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Jobs report leaves GOP grasping for ammo

The January jobs report showing a gain of 257,000 positions and a slight rise to 5.7 percent in unemployment had no weak spots, leaving Republicans scrambling for a new angle to attack the economy under President Barack Obama.

The increase in the jobless rate came from a slight uptick in the size of the labor force—a positive sign—so the GOP could not leap on that as a warning sign. In addition, wages grew 0.5 percent, reversing December's decline. The annual rate is still just 2.2 percent but the trend is once again in the right direction. Many economists expect wage pressure to pick up fairly quickly, meaning the Federal Reserve may move to start raising rates by midyear.

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One Republican line is that the recent increase in job gains is a direct result of the GOP taking control of the Senate. This is a patently ridiculous argument given that revisions released Friday showed a November gain of 423,000, the strongest of the recovery. Unless employers had a crystal ball—or spent time poring over Senate polling data—the November elections had absolutely nothing to do with faster pace of job creation.

The smarter Republican line now is that while the job gains are indeed good, the full picture is nowhere near as strong as it could be. The labor force participation rate is still at a 30-year low and median incomes remain stuck in the mud.

House Ways and Means Committee Chairman Paul Ryan took this approach on Friday, using the jobs report as a pitch for both corporate tax reform and trade deals in the 114th Congress.

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"This report is welcome news," Ryan said in a statement. "Still, this recovery is too fragile for far too many. And in the long-term unemployed there's a lot of potential that we are still not tapping. That's why the Ways and Means Committee is focused on ideas for durable long-term economic growth, like expanding American exports and reforming our broken tax code."

These two areas, in fact, are the ripest for possible deals between the White House and Congress. Corporate tax reform may prove too complicated and get mired in debates over the total revenue impact and specific deductions targeted for elimination.

But Obama very much wants trade promotion authority to close a big trade deal with Asian nations. And the GOP Congress may well give it to him over the objections of more liberal Democrats.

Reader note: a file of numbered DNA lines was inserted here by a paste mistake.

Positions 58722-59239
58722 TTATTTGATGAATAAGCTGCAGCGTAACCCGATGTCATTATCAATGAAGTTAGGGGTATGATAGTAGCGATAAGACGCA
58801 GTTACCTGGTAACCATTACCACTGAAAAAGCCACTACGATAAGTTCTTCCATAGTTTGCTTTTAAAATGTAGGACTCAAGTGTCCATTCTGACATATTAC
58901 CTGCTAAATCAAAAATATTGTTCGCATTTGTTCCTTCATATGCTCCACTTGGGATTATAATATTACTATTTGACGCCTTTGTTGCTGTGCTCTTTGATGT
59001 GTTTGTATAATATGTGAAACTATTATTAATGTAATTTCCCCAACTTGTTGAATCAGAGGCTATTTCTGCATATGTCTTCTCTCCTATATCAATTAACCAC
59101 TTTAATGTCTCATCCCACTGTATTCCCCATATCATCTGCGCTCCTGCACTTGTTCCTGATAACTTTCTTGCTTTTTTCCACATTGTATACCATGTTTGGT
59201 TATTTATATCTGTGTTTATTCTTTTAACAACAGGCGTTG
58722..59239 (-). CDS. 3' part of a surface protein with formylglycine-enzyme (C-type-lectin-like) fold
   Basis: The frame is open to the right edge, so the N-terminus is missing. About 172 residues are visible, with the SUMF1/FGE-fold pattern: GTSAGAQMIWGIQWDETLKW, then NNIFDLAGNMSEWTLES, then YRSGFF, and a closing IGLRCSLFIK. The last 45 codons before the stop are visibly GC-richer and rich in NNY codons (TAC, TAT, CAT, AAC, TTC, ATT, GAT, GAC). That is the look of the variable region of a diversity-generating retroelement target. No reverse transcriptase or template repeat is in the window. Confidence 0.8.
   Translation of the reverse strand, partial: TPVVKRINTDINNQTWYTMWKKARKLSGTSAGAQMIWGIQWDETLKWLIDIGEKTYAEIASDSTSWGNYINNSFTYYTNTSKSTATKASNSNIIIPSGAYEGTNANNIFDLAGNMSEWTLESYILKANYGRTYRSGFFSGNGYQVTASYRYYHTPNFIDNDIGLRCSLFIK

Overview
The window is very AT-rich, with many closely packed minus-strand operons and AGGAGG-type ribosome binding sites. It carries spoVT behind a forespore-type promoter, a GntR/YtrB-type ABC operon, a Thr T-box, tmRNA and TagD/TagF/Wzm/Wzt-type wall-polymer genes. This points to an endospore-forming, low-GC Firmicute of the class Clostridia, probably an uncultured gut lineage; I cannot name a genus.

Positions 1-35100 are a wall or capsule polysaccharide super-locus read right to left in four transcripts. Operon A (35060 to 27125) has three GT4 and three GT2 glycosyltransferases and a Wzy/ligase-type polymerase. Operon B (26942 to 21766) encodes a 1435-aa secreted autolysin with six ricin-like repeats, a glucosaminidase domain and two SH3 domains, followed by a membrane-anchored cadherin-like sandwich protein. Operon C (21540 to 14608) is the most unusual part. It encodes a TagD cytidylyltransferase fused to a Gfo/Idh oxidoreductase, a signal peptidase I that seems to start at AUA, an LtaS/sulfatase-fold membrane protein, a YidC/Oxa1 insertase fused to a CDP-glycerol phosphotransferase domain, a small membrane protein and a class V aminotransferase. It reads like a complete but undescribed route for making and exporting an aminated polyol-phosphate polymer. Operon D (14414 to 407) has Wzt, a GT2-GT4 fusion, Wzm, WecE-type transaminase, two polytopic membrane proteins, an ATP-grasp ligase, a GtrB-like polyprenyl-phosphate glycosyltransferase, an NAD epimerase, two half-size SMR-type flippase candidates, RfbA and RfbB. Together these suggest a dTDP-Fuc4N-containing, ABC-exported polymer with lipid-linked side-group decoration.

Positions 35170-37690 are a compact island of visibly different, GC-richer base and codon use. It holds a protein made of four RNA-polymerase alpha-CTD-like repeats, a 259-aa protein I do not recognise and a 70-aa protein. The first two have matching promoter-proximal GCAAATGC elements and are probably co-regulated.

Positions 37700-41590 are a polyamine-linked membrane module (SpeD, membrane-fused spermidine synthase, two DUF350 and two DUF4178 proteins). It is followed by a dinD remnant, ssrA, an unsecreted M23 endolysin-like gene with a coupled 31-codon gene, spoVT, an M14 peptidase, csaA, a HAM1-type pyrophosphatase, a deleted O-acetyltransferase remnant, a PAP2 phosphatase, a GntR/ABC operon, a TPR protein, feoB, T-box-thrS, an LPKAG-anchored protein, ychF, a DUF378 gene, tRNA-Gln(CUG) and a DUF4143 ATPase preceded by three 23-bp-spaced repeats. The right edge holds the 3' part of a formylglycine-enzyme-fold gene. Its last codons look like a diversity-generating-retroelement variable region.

Ryan's main job now is convincing Republicans whose main operating ethos is to oppose anything Obama wants that giving him trade promotion authority to nail down major deals is a good thing. If he can't, then an odd coalition of hard-right and hard-left could coalesce to beat back TPA and the Asian trade deal.

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In terms of the broader political outlook, the jobs numbers and underlying trend should be welcome news for Democratic nominee-in-waiting Hillary Clinton.

Because the more wages start to pick up and the closer we get to full employment by 2016, the less pressure she will face to tack left and base her campaign on a populist rejection of the centrist "New Democrat" policies embraced by her husband, former President Bill Clinton.

Hillary Clinton has already stumbled repeatedly in trying to raise the populist banner of Sen. Elizabeth Warren, D-Mass., and struggled to distance herself from Wall Street. If the uptick in wages continues, general attitudes about the economy are likely to rise rapidly. That means Clinton would come under much less pressure to pitch higher taxes on the rich and business as a solution to growing economic inequality.

Not that the larger issue of the biggest gains accruing to top earners will evaporate as an issue heading into 2016. It certainly won't. But it could recede to a secondary concern if jobs reports like the one we saw in January—with solid gains across all industries coupled with rising wages—become the norm throughout 2015. If that happens, Clinton could more easily slide into a centrist campaign that would suit her far better than a pitchfork-wielding appeal to the Occupy Wall Street movement.

—By Ben White. White is Politico's chief economic correspondent and a CNBC contributor. He also authors the daily tip sheet Politico Morning Money [politico.com/morningmoney]. Follow him on Twitter @morningmoneyben.